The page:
We're growing! Congrats to the many readers who recently stepped up to nourish the HCN community. You helped us blow the doors off our holiday gift-giving goal of 500 new subscribers. As we go to press, you've given at least 750 new gift subscriptions to family members, friends and colleagues, who, like you, care about this unique and wondrous region. (That's almost twice as many gift subscriptions as were given this time last year!) This is an enormous boon to everyone who values our reporting and supports our mission. Thank you for standing with us.
Editors and interns on the move
HCN is proud to announce our latest contributing editor, journalist Jeremy Miller. Based in the San Francisco Bay area, Jeremy writes for several publications including Harper's, Orion, The Boston Globe Sunday Magazine, The New York Times' Green Inc. blog and 5280. Much of his recent work has focused on the oil industry's transition to "unconventional" sources, but he's written for us on topics including urban waterway restoration, mercury emissions from cement production, and the controversial guidebook author Michael Kelsey. From 2009-2010, he was a Middlebury College fellow in environmental journalism, and in 2011, he received a media fellowship at the Bill Lane Center for the American West at Stanford University. Jeremy also holds a master's in science and medical journalism from Boston University and teaches nonfiction writing at the University of Denver.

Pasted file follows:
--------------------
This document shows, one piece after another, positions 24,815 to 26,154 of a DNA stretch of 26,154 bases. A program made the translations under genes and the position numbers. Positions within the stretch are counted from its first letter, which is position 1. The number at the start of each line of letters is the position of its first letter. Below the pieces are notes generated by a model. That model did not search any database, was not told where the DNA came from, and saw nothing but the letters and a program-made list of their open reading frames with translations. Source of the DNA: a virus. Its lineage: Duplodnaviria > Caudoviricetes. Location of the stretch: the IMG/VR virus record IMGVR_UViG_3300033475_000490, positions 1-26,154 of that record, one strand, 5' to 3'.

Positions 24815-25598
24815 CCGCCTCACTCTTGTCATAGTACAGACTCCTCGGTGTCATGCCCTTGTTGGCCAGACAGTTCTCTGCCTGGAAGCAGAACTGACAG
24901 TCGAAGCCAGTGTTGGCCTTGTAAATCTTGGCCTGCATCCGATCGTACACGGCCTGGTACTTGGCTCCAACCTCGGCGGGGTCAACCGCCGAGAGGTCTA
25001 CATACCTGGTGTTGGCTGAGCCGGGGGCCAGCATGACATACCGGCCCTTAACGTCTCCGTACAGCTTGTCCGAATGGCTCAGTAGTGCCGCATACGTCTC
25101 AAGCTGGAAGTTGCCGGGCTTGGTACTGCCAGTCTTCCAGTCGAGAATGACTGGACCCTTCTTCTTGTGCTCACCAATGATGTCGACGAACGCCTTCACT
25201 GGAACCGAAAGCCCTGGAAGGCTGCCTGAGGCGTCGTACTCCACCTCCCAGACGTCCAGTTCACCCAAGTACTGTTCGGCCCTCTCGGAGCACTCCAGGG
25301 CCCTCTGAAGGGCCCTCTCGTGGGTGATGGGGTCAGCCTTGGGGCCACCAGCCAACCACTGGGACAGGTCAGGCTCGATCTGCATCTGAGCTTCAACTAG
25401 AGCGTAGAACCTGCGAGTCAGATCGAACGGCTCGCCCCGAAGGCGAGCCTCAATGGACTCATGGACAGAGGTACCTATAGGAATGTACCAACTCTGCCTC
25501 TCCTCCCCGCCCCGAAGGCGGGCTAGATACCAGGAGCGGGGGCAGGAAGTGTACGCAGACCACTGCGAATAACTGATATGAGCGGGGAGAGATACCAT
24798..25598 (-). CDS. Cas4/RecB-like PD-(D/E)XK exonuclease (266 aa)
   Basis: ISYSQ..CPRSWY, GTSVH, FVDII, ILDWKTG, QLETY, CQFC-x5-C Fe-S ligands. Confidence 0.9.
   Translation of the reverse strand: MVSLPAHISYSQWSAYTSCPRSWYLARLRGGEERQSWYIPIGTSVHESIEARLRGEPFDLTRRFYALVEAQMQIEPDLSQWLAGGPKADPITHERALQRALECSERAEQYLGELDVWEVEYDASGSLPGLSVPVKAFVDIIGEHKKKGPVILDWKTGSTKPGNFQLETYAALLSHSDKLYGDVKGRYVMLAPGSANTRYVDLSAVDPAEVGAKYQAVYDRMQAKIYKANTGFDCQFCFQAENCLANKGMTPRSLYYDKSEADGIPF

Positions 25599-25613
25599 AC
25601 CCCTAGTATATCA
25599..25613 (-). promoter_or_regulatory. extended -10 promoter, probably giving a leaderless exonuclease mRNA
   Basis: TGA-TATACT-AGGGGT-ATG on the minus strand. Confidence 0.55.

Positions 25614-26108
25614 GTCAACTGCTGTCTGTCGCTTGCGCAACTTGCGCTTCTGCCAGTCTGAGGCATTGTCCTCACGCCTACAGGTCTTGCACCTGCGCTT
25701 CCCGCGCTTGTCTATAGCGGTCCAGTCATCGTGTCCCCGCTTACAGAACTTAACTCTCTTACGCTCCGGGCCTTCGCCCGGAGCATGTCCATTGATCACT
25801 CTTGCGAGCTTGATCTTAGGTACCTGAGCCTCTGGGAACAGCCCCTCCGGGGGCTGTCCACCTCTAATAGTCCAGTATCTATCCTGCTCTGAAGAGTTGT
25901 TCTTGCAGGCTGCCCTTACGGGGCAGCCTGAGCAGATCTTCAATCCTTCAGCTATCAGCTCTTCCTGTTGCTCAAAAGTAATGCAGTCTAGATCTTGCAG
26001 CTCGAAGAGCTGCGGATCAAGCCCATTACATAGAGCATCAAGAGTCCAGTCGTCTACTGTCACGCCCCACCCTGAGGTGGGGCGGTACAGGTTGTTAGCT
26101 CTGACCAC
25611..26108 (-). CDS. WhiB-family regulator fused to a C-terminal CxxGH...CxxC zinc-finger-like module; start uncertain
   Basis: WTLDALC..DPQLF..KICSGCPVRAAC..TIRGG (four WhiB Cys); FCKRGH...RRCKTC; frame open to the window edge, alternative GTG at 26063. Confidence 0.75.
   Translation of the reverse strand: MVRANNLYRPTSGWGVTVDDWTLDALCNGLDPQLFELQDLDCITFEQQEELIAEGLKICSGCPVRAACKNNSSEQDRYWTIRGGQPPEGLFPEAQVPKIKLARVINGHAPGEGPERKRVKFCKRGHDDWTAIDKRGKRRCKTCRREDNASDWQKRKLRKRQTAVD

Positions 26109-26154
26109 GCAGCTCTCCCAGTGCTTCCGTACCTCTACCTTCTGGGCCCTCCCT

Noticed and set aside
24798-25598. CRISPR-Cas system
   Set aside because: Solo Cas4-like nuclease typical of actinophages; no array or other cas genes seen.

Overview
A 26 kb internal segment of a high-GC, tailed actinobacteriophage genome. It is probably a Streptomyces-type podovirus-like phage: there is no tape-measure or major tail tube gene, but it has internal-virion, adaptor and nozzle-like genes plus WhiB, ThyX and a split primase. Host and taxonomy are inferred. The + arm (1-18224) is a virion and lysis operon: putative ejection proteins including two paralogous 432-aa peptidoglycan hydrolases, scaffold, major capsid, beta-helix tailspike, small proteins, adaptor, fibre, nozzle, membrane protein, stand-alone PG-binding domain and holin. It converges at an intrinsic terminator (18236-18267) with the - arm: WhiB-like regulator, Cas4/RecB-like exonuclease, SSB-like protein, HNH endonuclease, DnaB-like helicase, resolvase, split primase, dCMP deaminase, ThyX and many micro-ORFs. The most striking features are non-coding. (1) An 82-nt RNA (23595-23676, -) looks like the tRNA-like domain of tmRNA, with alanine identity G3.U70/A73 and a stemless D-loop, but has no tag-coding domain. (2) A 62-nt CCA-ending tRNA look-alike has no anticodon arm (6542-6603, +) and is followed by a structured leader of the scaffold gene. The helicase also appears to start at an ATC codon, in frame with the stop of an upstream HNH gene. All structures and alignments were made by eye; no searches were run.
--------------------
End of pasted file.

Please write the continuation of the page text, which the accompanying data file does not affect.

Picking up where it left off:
Former HCN intern Emily Underwood (winter 2009) has just been hired as a contract staff writer for Science magazine in Washington, D.C. She had been an intern at Science since last July and will now be writing breaking news for the online and print magazine. After leaving our Paonia, Colo., office, Emily completed her master's in science writing at Johns Hopkins University in Baltimore. Her stint at High Country News "not only gave me excellent training, clips, mentors and friends," she says, but is "the reason I decided to become a science writer."
After interning here in summer 2009, Ariana Brocious got a job reporting local news at KVNF, the public radio station in HCN's hometown; she was promoted to news director in spring of 2010. Now she's headed east to Nebraska to work at NET, the statewide public radio station. Ariana will be the local host for NPR's Morning Edition (delivering the local news, weather, traffic and other tidbits); she'll also be reporting stories. The hours are early, she says: "I'll be on-air from 5 a.m. to 9 a.m., yikes!" Thank God for coffee, and good luck to both Emily and Ariana in their new positions.